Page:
There is a very good chance that you are reading this exact sentence on a smartphone, tablet, or laptop. If so, you have Stanley Whittingham to thank for that. The first to develop the lithium-ion battery back in the 70s, Whittingham paved the way for technologies that we use everyday – smartphones and electric cars – in addition to a more sustainable world. Solar and wind plants need battery storage for when the sun isn’t shining or the wind dies down, and that’s where the lithium-ion battery comes in.
In 2019, Whittingham was honored with a Nobel Prize in Chemistry for the 50 years of work he’s done on the world-changing lithium-ion battery. We had the opportunity to speak with Whittingham about his early work and how he feels the lithium-ion battery is changing and will continue to change the world.
Innovation & Tech Today: In your own words, could you briefly explain the idea behind the lithium ion battery?
Stanley Whittingham: Lithium-ion batteries. It’s really a battery about double or triple that of the nickel-based battery, and about five times that of lead acid. So, there’s a huge incentive to develop such batteries and they essentially have two electrodes. These electrodes contain lithium. In the lithium-ion battery, there should be no metallic lithium. So, all one does is shuttle lithium-ions from one side to the other.
I&T Today: Could you tell me about those early days, in the 70s, when you were first developing the lithium-ion battery?
Stanley Whittingham: Those were great days. You are probably aware industry is very different then than it is now. Exxon, Dunlap, DuPont, IBM, GE, all had large corporate labs. When I joined Exxon that was maybe a year old and our charter was to study anything energy related, providing it was not petroleum or chemicals. We were looking at energy storage and Exxon wanted to get into the electric vehicle business at that time.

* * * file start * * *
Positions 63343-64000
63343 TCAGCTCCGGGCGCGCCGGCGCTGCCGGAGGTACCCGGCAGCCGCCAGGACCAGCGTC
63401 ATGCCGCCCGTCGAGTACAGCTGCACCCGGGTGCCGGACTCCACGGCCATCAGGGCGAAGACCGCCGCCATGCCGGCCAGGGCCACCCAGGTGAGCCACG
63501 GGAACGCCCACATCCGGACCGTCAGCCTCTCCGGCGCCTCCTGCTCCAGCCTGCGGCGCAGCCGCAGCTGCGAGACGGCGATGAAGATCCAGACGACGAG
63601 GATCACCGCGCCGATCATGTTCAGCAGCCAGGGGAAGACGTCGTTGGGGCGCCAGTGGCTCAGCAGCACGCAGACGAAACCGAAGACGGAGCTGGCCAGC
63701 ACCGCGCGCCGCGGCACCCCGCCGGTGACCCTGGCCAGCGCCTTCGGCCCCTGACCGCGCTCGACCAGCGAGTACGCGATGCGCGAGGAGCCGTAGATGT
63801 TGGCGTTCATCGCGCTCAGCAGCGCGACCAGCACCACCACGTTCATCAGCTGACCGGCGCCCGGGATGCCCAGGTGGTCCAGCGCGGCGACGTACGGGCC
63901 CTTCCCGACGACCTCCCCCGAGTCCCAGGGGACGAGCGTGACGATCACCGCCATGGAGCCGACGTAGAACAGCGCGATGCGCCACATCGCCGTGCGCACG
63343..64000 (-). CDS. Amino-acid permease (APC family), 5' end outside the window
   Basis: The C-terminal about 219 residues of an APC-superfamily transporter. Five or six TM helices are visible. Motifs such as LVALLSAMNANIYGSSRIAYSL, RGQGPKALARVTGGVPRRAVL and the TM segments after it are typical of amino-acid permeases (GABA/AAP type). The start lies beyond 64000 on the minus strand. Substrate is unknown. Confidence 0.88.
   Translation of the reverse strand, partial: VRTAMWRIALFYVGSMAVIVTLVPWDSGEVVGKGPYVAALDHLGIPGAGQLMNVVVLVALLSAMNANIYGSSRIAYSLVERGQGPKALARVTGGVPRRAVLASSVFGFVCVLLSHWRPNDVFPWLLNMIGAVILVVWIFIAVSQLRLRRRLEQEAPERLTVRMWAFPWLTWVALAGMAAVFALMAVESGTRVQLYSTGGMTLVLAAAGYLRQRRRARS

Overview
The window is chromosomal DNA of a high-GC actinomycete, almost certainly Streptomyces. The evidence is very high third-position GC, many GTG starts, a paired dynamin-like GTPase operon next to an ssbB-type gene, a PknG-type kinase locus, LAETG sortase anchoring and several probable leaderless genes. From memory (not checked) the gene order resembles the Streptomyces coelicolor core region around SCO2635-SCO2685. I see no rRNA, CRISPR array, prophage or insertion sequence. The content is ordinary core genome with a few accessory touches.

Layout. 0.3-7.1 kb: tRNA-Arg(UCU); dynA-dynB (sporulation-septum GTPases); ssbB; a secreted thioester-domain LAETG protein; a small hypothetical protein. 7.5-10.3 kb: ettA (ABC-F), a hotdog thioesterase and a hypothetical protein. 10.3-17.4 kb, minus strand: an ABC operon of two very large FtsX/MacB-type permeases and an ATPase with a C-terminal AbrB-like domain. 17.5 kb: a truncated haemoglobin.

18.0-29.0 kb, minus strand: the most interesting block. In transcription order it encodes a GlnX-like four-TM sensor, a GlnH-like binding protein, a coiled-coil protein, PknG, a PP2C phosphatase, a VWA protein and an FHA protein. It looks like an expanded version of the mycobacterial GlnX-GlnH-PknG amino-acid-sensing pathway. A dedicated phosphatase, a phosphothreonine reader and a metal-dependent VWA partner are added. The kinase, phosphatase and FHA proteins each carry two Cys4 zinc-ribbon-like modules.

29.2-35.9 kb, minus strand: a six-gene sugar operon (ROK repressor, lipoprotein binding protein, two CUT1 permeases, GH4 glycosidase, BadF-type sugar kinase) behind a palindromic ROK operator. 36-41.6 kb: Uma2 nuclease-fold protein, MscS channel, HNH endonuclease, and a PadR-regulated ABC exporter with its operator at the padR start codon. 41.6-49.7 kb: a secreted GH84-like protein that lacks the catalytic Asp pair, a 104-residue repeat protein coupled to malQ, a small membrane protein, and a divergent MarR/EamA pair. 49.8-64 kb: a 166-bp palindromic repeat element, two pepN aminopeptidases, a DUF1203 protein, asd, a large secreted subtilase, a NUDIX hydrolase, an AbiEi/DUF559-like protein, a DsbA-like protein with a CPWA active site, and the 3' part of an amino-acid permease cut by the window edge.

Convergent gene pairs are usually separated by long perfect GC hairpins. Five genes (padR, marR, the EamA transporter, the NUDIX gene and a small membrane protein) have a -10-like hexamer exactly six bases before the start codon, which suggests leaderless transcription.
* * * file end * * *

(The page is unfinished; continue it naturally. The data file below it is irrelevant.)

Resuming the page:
So, we started looking at batteries, looking at how they might work. Then we got this idea of what we call intercalation reactions, which is what I was discussing a bit earlier, where you can insert lithium-ions into some other material. Then just shuttling the lithium-ions from one side to the other. And we found that those reactions could store a lot of energy…
So we made the initial discovery and I went to New York and met with the committee of the Exxon board and gave them a five or 10 minute talk – I don’t remember all the exact details – but what you’d call it an elevator speech these days, I guess.
And they were very interested. They treated research much like drilling oil wells; maybe 10-percent would be successful. So they invested in building an engineering group and, in the end, also a manufacturing facility. In 1972 or 73, we filed patents, got those patents. We started building cells that would recycle hundreds of times, and then eventually they started building batteries. I think, the first time we really disclosed to the public what was going on, was about 1976, 77. They showed the batteries at an electric vehicle show in Chicago.
I&T Today: When you first started working on this project, did you ever imagine that lithium-ion batteries would be as ubiquitous as they are now?
Stanley Whittingham: No. I don’t think we realized that for a long time because there were really no, I would say, serious electronic toys in those days … We were interested in electric vehicles. I don’t think the grid was on our horizon then. We dreamed of electric vehicles, but I don’t think we really… It would have been almost impossible to imagine what actually happened.
I&T Today: How have you seen this technology develop over the last 50 years, from where you started into what it is now?
Stanley Whittingham: So, Exxon stayed in it until early the mid-1980s. They then decided the market wasn’t big enough for them, and they sold the technology to the Japanese. As you probably know, 90-some odd percent of all lithium-ion batteries are now made in Asia. And it was a comment made, when the Nobel Prize was announced, I said, “Here we go again. Another Nobel Prize, but no commercialization.”
Though, I think the disappointment, it was, U.S. Industry was not really interested in investing money over say, a 10 year period, to make a commercial product as Sony was certainly then, a vertically integrated company. So they had the precursors of the Walkman, but they wanted batteries, so they were going to build themselves a battery company to make the batteries for their own devices.